American Pie (1999) didn’t just start a franchise that would go for ten years or longer, it created (or possibly revived?) a whole new genre which sparked many other college based comedies, none of which have quite lived up to the daddy that is American Pie. All the elements have been there in the sequels but there seems to be one secret ingredient still lacking. American Pie Presents: The Book of Love is directed by John Putch and stars Eugene Levy, Bug Hall, Kevin M. Horton, Brandon Hardesty, Beth Behrs, Melanie Papalia, John Patrick Jordan and Louisa Lytton. One of the names in thae list may stand out above the rest and that is of course the wonderful Eugene Levy.
Levy played Jim’s dad in the original American Pie movie and he was responsible for some of the best moments in it catching Jim doing things with a pie that no father should ever do! Levy has been brought back into this movie to try and give it some of the pizazz that the original had an for the 1 scene that he’s in the movie, he does just that!
You may remember in the original movie that Kevin (played by Thomas Ian Nicholas) is tipped off by his big brother about a ‘bible’ which not only tells your everything there is to know about sex, but also shows you the way to a woman’s heart! Well, that book still exists and when Rob (Bug Hall) stumbles across the book while causing a fire in the school library (!) the premise of the seventh instalment of the American Pie franchise is back on! During said fire, the ‘bible’ becomes damaged causing multiple important parts to be destroyed! This obviously causes disaster as only they’re only finding out half the story of how to woo the ladies! The guys therefore make it their mission to recreate the ‘bible’ to it’s former glory.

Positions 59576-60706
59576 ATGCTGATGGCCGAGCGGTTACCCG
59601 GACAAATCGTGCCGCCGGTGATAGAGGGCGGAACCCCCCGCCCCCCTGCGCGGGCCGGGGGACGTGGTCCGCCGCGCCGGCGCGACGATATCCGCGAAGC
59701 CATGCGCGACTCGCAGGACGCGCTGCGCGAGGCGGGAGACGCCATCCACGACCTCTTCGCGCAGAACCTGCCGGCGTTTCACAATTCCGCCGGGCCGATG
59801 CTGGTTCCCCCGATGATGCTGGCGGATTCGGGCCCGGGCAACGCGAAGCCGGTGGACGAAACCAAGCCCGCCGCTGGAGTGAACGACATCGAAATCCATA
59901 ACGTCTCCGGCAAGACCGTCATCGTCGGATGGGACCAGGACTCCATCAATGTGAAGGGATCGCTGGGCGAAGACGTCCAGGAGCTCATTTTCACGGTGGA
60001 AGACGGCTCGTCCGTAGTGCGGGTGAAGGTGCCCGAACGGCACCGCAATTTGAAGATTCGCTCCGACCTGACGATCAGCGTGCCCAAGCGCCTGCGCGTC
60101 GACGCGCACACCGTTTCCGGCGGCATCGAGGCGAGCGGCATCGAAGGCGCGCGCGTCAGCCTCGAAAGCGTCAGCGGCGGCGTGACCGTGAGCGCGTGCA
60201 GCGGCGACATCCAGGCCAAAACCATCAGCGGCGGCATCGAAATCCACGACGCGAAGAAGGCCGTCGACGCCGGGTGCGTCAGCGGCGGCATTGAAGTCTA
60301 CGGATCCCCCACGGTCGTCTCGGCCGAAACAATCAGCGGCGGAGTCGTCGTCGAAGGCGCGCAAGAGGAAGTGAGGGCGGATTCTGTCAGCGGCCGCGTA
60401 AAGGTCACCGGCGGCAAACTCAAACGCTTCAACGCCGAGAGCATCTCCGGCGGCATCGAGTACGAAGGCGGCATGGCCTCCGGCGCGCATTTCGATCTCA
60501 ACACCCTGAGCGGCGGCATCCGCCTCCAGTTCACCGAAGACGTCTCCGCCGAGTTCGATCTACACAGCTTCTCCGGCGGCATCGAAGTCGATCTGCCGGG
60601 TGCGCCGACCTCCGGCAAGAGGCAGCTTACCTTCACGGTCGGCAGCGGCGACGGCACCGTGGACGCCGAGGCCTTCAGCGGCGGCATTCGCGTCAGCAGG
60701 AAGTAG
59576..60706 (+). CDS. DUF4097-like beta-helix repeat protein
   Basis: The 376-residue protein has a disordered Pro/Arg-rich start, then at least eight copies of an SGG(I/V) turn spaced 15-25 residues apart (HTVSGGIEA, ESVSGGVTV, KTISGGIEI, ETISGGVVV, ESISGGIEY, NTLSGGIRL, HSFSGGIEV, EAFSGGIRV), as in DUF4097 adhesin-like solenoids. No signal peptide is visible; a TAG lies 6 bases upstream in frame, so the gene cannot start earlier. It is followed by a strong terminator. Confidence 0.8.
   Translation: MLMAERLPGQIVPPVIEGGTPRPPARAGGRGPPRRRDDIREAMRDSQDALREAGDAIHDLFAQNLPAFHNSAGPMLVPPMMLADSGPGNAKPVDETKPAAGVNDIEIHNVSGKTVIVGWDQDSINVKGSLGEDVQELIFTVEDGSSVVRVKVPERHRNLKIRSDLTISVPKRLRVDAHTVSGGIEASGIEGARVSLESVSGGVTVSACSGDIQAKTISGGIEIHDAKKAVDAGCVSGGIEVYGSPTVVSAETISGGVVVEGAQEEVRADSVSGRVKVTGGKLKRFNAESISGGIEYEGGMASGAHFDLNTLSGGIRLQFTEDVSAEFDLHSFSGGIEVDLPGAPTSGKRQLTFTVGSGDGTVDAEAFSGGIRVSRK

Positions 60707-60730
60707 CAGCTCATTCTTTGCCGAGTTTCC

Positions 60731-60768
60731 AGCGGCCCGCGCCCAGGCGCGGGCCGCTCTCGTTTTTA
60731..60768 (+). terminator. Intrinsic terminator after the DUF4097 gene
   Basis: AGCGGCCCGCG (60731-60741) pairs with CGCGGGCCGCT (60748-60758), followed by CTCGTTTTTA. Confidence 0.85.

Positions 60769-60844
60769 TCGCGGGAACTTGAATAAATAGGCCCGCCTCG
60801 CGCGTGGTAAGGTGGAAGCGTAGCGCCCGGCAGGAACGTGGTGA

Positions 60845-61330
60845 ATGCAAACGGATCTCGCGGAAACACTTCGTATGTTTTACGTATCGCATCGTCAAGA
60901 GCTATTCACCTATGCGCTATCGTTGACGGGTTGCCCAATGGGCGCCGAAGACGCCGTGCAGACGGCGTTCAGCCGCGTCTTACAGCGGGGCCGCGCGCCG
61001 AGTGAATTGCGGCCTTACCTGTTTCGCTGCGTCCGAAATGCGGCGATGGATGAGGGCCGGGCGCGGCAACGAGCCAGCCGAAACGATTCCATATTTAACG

If you’ve seen and loved the previous American Pie movies then there is absolutely no reason you won’t like this one. The characters are lovable with one being slightly innocent and dopier than his friends and with the Stifler character (John Patrick Jordan) still in existence making the more naive characters feel inadequate. Having a former Eastender in the form of Louisa Lytton seemed a little odd but you soon get used to her bitchy English role that she plays and she becomes part of the movie just like the other characters. As I said previously, Levy is only in the movie for one scene really but in that scene, he makes an impact like he did in the original.
There are no completely outrageous ‘webcam’ moments like the original movie brought us but considering this movie is now the 7th installment, you have to give credit to the writers and producers for coming up with new ideas and keeping it going. People will buy the movie and will enjoy it for what it is, a continuing saga into the mad minds of American High School students after one thing!